Glen Carbon to change water sources next week when hydrants are flushed

GLEN CARBON – Glen Carbon will officially change its water source from the town of Edwardsville to Illinois-American Water (IAW) during the week of June 7, while the village will perform its annual hydrant flush.

The administrators noted this at the village board meeting on May 25.

Village officials spent more than two years attempting to make this transition as they circumvented many unexpected obstacles.

It all started after Edwardsville, which has supplied Glen Carbon with water since June 1996, decided to increase its water tariffs. Seeking to protect its residents from rising prices, the village began to explore options – join the Maryville water system, partner with IAW, or build its own network.


They have decided, for now, to join IAW. However, the change was not as easy as expected. Federal and state environmental protection agencies (EPAs) halted water changes without first performing extended, multi-tiered test runs, in response to water supply issues and / or water distribution company in Flint, Michigan; Newark, New Jersey; and University Park, a suburb of Chicago.

During the extended testing phase, the village simply extended its current water agreement with the city.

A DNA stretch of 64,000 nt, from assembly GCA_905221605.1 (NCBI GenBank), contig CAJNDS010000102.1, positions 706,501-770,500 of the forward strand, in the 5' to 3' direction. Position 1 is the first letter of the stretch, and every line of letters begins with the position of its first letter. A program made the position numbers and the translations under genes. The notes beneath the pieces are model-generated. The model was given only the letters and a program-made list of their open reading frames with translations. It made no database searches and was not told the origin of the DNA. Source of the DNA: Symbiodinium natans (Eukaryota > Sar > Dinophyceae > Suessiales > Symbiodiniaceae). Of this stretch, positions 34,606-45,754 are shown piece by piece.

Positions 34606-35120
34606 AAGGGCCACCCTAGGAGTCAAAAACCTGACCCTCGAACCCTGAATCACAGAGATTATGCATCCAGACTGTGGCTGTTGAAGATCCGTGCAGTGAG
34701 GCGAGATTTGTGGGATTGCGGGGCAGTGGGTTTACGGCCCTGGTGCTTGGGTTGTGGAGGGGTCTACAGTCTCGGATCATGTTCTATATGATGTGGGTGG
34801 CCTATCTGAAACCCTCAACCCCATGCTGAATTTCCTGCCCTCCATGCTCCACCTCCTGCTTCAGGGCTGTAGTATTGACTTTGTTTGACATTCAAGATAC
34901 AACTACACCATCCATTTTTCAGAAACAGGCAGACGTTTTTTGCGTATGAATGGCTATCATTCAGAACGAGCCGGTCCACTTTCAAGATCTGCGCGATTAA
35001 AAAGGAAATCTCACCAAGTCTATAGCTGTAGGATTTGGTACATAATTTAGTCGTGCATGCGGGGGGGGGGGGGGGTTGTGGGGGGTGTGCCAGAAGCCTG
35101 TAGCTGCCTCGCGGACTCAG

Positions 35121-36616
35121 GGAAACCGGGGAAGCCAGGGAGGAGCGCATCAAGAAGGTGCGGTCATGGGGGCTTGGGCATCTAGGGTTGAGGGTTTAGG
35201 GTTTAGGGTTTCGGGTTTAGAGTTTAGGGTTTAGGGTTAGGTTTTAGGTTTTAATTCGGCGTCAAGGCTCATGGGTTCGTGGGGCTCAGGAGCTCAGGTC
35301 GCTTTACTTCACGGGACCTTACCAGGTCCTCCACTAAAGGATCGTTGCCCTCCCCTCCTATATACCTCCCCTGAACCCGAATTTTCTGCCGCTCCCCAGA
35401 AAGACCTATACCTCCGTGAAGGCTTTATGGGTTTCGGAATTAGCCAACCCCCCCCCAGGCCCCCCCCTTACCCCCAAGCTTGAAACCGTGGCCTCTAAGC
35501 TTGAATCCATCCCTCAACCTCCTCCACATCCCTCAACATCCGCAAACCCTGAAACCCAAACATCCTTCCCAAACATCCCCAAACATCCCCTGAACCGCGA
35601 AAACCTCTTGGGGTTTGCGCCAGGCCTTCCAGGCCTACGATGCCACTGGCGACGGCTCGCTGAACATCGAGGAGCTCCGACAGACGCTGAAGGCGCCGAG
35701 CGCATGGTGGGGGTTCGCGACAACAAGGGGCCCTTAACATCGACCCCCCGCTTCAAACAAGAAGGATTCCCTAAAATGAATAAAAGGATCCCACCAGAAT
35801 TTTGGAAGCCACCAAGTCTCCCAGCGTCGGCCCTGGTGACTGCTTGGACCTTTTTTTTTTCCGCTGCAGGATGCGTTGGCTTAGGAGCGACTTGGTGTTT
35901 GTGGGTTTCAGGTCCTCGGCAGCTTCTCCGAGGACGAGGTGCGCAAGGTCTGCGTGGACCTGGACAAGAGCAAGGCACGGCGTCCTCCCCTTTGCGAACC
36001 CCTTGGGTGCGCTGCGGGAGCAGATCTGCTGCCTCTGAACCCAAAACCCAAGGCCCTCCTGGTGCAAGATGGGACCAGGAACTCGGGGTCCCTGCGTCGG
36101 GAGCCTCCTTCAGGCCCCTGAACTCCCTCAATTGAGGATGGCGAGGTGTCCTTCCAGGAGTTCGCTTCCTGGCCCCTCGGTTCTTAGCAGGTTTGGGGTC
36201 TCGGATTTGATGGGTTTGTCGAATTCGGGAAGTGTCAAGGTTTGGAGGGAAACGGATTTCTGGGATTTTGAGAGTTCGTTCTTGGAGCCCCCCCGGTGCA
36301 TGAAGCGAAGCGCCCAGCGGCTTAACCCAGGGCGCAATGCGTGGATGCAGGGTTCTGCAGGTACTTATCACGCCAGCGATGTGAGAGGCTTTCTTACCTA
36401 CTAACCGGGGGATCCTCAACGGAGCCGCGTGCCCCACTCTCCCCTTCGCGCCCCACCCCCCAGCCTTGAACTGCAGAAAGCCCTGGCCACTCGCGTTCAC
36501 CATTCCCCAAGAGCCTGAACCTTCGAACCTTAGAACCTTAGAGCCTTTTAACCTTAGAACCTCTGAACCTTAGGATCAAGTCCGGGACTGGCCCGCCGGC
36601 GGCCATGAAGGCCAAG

“This transition supports quality and reliable water service for our residents and lowers costs for the village,” read a press release posted on the village’s website about the water switch.

“To change the water service provider, a water quality study was required by the IEPA. In collaboration with Illinois EPA and Illinois-American Water, we completed a one-year study to analyze the impact of changes in water supply sources and pipe materials. This study was done to protect residents and determined that the water to be delivered by Illinois American Water to the village meets all state and country drinking water standards.

“We applied for a permit from the Illinois EPA to build a connection with Illinois American Water. This work will enable Illinois American Water to deliver treated water from its Granite City water treatment plant to the village.

A notable change in the transition concerns the disinfection process. Instead of free chlorine disinfection by the City of Edwardsville, IAW uses chloramination disinfection. Chloramination is the practice of mixing a small amount of ammonia in the disinfection process. This helps reduce the taste and odor associated with free chlorine and also helps better maintain required residual levels throughout the distribution system. Chloramination is a preferred method because it reduces the creation of disinfection byproducts (DBP) during the treatment process.

Since the early 1900s, chloramines have been widely used in the United States and Canada. Almost one in three surface water treatment facilities in the United States currently use it, such as Washington DC, San Francisco, Boston, Dallas and Indianapolis. Chloramine water can be used in the same way: drinking, bathing, cooking, cleaning and watering plants, lawns and gardens.

If you have any questions, contact Jamie Bowden, Village Administrator or John Leezy, Superintendent of Utilities at 618-288-1200.

Contact reporter Charles Bolinger at 318-659-5735


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